Fast-growing small companies are shunning bank loans and turning to do- it-yourself finance, a new study shows.

The companies are shying away from the loan market despite attractive interest rates and favorable terms, according to a study by Coopers & Lybrand LLP.

Only 24% of the companies studied were seeking bank loans in the fourth quarter of 1997,down from 34% two years earlier; it was the lowest rate since the survey was begun in 1991. The study focused on booming U.S. companies with annual revenues of less than $50 million.

The study suggests that the companies aren't necessarily using alternative funding sources to pay for expansion. Rather, the strong economy is allowing them to self-finance growth.

"There seems to be a coincidence with better margins and the need for less financing," said Pete Collins, an analyst at Coopers & Lybrand.

That has put the squeeze on banks lending to such small-capitalization companies.

Tom Denison, head of BankAmerica's Midwest lending, said the study supports what he has been hearing from his customers: "We'll do it ourselves."

The study found that 36% of companies reported an increase in profit margins in the fourth quarter of 1997, compared with 33% a year earlier. Companies reporting increases outnumbered companies reporting slimmer margins by nearly 3 to 1. That was far better than the year before, when the ratio was less than 2 to 1, the study said.

But lenders say they aren't worried about the trend. After all, the economy runs in cycles; margins shrink; and the types of financing available to small companies remains limited.

"We know smaller companies aren't going anywhere else," Mr. Denison said. "They don't qualify for other forms of financing. To do any kind of public debt, you really need $50 million to $75 million."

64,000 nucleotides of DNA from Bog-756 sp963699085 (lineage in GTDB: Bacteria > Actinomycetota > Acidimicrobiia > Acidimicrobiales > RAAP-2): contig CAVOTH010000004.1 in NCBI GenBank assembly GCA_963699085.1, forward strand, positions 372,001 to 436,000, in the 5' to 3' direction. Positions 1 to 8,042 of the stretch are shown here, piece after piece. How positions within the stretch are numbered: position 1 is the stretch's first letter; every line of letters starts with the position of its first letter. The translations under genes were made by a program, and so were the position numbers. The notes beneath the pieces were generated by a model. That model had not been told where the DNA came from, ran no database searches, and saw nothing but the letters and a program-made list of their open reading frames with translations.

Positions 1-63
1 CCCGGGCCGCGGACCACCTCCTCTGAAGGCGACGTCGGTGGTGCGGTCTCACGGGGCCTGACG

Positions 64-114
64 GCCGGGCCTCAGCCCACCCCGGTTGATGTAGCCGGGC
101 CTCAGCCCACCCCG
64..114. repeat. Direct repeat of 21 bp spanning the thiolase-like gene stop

At the same time, borrowing has become far more attractive. The average interest rate for new bank loans declined by 10 basis points in the fourth quarter, to an average of 9.24%-despite a 25-basis-point rise in the prime rate last year.

The study also found that companies negotiating new rates paid even less, about 8.93%-or 31 basis points below average-and that bigger companies won even better terms.

Jim Connolly, head of the Massachusetts middle-market lending group at Fleet Bank in Boston, said the problem for bank lending is greater among companies with annual revenues of $50 million to $150 million.

"We just haven't seen smaller companies going other places," Mr. Connolly said. "Alternative funding isn't a threat" among companies with less than $50 million of revenues.

To offset the loss of business among larger companies, however, Fleet has expanded its own alternative products department. The company moved to expand that staff in 1995.

When lending tailed off a year ago, Fleet expanded further into such products as private placements, public offerings, and corporate bonds. To help its lending group, Fleet began to push a line of fixed-rate products.

"A lot of people saw this coming," he said of the trend away from lending.

Still, lenders agree that small companies will remain a strong market in the future. They also point out that companies in booming industries such as technology still depend heavily on lending, a view supported by the survey. It found that 27% of high-tech companies sought bank loans, compared with only 20% of nontech firms.

Even in the nontech sector, a bank loan "makes it easy to do an acquisition, open a new warehouse or plant," Mr. Connolly said. "Though I don't see them making up reasons to borrow, when they do borrow they're clearly trying to put in long-term contracts. And they're successful."

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